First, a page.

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An American Invention

In the struggle to end mass incarceration, one must understand how the criminalization of violence is largely a modern creation.


When it comes to behavior that we have deemed criminal, the distinction between violent and nonviolent crimes is so widespread today in legal codes and debates about the law that it can seem utterly natural. Scholars, legislators, and some reformers tend to treat it as obvious that violent crimes are the most serious and deserve the heaviest penalties. So-called violent criminals, we think, are why we have prisons; they are what criminal law and criminal punishments are designed, above all, to address. But the sharp distinction between violent and nonviolent crimes, and the great weight placed on that distinction, are modern developments, roughly half a century old. References to “violent crime,” by and large, did not become common in American discourse until the 1970s. Before the late 1960s, in fact, references to “violent crime” were less common than references to “infamous crime” — a legal category that was itself never terribly important, and that in no way tracked the line now drawn between violent and nonviolent offenses.

Historically, the most important distinction drawn among offenses in Anglo-American law has not been between violent and property offenses, or between infamous and non-infamous crimes, but between felonies and misdemeanors. This is a very old distinction, dating back perhaps to the 12th or 13th century. Felonies eventually came to be, more or less, crimes for which an offender could be executed. Still later, in the United States, felonies were crimes punishable by death or by a term of incarceration in a state prison, which typically meant crimes punishable by a term of a year of more. By the late 19th century, if not earlier, complaints were voiced that the distinction between felonies and misdemeanors was “antiquated and unmeaning,” and Great Britain abandoned the distinction in 1967. But the United States has continued to classify crimes as felonies or misdemeanors. The Supreme Court has called this distinction “minor,” “highly technical,” and “often arbitrary,” but it remains the most pervasive way that American law distinguishes between what it deems more serious and less serious offenses. “Felony” has never meant violent crime.

Since the 18th century there have been repeated attempts, some more successful than others, to codify and systematize the criminal law, both in England and later in the United States. Each of these efforts grappled with the question of how best to categorize crimes — what made some kinds of offenses more serious, or deserving of greater punishment. It is striking that until recently none of these schemes placed much, if any, weight on the distinction between violent and nonviolent crimes. The first federal criminal statute referring explicitly to “violent crimes” or “crimes of violence” appears to have been enacted in 1961 — the year before the promulgation of the Model Penal Code, which has influenced state lawmaking and was among the first to advance the idea that violent crimes were the most serious crimes that should trigger the harshest penalties. For the next 20 years, there was exactly one such reference to violent crimes in all of the federal criminal code. Ten more federal criminal statutes referring to “violent crimes” or “crimes of violence” were added in 1994. By 1996 there were 20 such statutes, and a decade later there were 28. Today so many federal statutes use the phrase “crime of violence,” and employ similar definitions of the term, that the Supreme Court has declared that failing to interpret the phrase consistently “would make a hash of the federal criminal code.”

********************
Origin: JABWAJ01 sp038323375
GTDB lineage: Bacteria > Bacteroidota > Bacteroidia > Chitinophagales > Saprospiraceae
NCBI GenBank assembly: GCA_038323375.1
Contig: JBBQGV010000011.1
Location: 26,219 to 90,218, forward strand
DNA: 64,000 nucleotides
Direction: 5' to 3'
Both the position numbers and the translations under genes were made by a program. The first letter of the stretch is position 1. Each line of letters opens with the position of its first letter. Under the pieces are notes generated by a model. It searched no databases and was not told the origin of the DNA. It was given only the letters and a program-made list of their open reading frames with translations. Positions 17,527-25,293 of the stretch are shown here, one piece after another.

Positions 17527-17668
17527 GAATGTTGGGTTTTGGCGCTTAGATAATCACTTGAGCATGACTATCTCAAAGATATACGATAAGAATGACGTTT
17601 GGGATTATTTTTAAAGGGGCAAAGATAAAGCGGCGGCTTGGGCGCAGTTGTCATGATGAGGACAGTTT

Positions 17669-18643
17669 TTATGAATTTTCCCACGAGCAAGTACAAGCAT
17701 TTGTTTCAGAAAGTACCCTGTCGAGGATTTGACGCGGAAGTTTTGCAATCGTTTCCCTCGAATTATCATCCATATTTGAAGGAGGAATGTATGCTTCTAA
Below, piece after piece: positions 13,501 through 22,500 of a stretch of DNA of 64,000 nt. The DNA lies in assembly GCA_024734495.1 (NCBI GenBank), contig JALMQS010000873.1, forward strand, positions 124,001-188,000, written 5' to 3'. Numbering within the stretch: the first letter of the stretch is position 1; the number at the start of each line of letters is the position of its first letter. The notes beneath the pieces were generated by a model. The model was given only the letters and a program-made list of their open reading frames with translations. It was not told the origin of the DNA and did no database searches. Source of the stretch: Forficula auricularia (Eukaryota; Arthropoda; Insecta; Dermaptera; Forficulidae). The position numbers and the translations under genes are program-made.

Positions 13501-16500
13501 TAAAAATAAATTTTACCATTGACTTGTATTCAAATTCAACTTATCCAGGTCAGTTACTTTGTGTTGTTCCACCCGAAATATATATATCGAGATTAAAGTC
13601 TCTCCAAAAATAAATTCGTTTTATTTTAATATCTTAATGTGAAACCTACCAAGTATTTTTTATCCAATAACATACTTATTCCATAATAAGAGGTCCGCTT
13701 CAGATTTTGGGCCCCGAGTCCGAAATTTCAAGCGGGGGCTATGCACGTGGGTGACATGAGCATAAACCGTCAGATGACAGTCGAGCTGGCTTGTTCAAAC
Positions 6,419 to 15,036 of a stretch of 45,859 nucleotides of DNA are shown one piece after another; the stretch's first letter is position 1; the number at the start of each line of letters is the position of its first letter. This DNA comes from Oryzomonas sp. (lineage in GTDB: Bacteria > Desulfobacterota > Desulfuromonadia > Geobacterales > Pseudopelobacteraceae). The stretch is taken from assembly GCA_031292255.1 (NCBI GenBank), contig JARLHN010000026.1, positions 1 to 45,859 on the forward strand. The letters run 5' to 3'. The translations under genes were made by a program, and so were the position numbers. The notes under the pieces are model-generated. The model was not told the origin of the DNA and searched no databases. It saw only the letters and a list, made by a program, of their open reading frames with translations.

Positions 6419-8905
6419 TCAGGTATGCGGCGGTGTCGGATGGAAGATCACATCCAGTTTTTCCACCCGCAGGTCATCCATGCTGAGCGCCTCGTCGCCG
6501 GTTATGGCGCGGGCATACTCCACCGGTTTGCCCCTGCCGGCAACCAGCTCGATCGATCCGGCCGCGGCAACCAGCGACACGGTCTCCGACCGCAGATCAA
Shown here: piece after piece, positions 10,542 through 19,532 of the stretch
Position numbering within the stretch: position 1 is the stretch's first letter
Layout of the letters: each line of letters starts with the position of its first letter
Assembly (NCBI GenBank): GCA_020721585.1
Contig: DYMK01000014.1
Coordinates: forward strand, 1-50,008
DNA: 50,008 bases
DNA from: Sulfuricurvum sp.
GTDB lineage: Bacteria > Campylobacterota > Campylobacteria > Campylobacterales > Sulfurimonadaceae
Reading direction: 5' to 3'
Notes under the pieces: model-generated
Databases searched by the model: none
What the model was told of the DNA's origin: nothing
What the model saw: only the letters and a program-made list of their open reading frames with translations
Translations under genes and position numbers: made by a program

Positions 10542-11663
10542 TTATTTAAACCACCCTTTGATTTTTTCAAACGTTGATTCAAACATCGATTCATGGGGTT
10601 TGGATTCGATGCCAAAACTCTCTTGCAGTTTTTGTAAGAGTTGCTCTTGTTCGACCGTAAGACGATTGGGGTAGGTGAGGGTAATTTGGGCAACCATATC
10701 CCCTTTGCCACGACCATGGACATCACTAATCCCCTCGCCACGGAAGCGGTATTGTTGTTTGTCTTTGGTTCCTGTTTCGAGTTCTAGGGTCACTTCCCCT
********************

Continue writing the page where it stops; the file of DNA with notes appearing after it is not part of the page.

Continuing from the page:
By 1994, President Bill Clinton was warning in his State of the Union Address that “violent crime and the fear that it provokes are crippling our society” and “fraying the ties that bind us.” Not crime in general: violent crime. The omnibus federal crime law enacted that year was called the Violent Crime Control and Law Enforcement Act; among other things, it required any state seeking federal funding for prison construction to prove that it had increased both the percentage of violent offenders sentenced to prison and the average time they spent in prison. By 2007 the legal scholar Jonathan Simon was arguing that the United States had “built a new civil and political order structured around the problem of violent crime.” 

How did we get from a world where violent crime was a nonexistent idea to one in which it dominated our discourse? There are a number of possible answers to this question; there can be no question that media, culture, and politics all played a role. But part of the answer is that violent crime ballooned in the 1960s and 1970s. Much could be said about the potential reasons for this rise in violence, and the role of society and government in creating the conditions for it. But for our purposes, the numbers tell us that between 1960 and 1980 the annual murder rate doubled in the United States, from 5 per 100,000 people to 10 per 100,000 people. The “violent crime rate” computed each year by the Federal Bureau of Investigation — a figure that adds together murders, rapes, robberies, and aggravated assaults — more than tripled, rising from 161 per 100,000 in 1960 to 597 in 1980. The increases in major cities were even steeper. The annual murder rate in New York City went from 5 per 100,000 in 1960 to 26 per 100,000 in 1980; in Detroit during the same period the figure rose from 9 to 46. One reason people worried more about violent crime in 1980 than in 1960 was that there was more violent crime to worry about.